Last Friday, members of the MHC chapter of Amnesty International (myself included) piled into a zipcar and drove to NYC to make our voices heard. We participated in the 21st annual nationwide Amnesty led protest known as “Get on the Bus” that consists of members walking to selected international embassies around New York City and protesting recent human rights violations such as enforced disappearances and unlawful imprisonment of social justice activists.
Prior to these protests, we attended an Amnesty International Get on the Bus conference in Cooper Union building located in NYC. We heard from a number of different speakers that ranged from Amnesty International Executive Board members to former prisoners of conscience that were imprisoned in and by the very countries we were going to protest against. The conference was inspirational in that it recognized the hard work and dedication of those who participate in grassroots campaigns and the impact that they have, despite popular opinion. In addition, it was uplifting to hear the success stories from those that were former prisoners and were freed with the help of Amnesty’s efforts. Many of these former prisoners of conscience walked with us and made their voices heard to those countries that imprisoned them.
There were four main cases that were the focus of the day’s protests. The first was regarding the release of blogger and social activists Raif Badawi and Waleed Abu Al Khair who were wrongfully held by the Saudi Arabian government. The second was concerned with justice for Ragihar Manoharan and the Trinco Five, who were murdered by the Sri Lankan police for no lawful reason and their murderers were not held accountable in any way. The third called for the release of Bahareh Hedayat who fought ardently for equal education in Iran and was imprisoned for it the day before her wedding. The fourth and final protest took place in front of the Chinese embassy and called for the freedom of Khenpo Kartse who is known for his environmental activism and disaster relief work in Tibet. He was imprisoned for charges unknown.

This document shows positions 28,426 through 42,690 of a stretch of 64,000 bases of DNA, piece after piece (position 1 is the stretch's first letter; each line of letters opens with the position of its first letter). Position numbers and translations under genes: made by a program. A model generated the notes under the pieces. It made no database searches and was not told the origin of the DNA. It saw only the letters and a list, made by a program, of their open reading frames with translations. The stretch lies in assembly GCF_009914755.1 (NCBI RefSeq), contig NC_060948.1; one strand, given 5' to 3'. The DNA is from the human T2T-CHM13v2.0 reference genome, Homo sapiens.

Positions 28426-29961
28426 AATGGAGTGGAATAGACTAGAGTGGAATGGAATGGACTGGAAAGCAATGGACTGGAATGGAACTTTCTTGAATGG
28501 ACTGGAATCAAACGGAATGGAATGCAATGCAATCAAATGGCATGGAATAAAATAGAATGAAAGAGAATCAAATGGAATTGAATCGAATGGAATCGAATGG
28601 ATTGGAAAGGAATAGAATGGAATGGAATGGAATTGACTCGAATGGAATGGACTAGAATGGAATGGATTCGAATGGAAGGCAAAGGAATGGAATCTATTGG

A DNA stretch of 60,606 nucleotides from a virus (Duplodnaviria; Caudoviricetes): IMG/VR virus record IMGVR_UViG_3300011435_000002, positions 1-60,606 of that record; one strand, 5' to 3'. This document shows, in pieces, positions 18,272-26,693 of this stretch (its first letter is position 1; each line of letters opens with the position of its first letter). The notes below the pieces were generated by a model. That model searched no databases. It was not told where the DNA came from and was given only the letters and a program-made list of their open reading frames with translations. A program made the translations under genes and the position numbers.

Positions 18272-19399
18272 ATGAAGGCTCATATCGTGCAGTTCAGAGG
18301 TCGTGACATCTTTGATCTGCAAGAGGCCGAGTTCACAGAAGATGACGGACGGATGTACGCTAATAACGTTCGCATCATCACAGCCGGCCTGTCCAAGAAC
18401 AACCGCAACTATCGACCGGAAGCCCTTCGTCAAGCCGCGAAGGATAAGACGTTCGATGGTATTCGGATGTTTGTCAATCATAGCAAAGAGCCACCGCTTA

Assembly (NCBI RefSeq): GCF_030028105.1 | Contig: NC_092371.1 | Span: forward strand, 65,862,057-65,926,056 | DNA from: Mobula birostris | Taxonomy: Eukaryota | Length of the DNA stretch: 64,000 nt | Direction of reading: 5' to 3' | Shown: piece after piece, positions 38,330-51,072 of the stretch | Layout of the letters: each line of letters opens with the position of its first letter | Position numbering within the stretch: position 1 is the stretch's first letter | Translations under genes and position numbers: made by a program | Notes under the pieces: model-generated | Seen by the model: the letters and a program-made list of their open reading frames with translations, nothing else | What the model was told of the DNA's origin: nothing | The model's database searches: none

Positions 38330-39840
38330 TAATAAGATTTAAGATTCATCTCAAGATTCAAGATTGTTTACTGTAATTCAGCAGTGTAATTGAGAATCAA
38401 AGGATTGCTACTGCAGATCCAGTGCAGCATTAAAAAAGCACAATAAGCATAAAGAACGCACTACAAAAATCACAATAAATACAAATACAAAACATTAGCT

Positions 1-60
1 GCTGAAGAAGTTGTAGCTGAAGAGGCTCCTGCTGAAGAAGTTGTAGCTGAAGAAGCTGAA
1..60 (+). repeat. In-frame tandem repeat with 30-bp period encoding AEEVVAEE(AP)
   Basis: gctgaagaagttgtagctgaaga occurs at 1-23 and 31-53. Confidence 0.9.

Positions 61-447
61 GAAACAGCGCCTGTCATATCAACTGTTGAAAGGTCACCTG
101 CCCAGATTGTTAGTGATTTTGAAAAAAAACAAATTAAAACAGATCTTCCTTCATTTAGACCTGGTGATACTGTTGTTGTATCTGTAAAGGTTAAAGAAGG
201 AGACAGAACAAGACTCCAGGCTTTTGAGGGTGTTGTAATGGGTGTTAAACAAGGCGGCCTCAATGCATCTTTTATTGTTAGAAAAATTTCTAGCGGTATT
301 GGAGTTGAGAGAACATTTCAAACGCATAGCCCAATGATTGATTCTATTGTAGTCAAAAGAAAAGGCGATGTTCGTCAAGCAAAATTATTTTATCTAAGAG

Hundreds of Amnesty members swarmed the streets of New York, our cries for justice and freedom echoing and reverberating through the city. The day was simultaneously one of triumph and of sadness, as we fought for the fundamental rights that we as human beings inherently possess and recognized the reality that for so many across the globe, those rights go unrecognized. Bob Marley said it best: “Get up, stand up, stand up for your right”.
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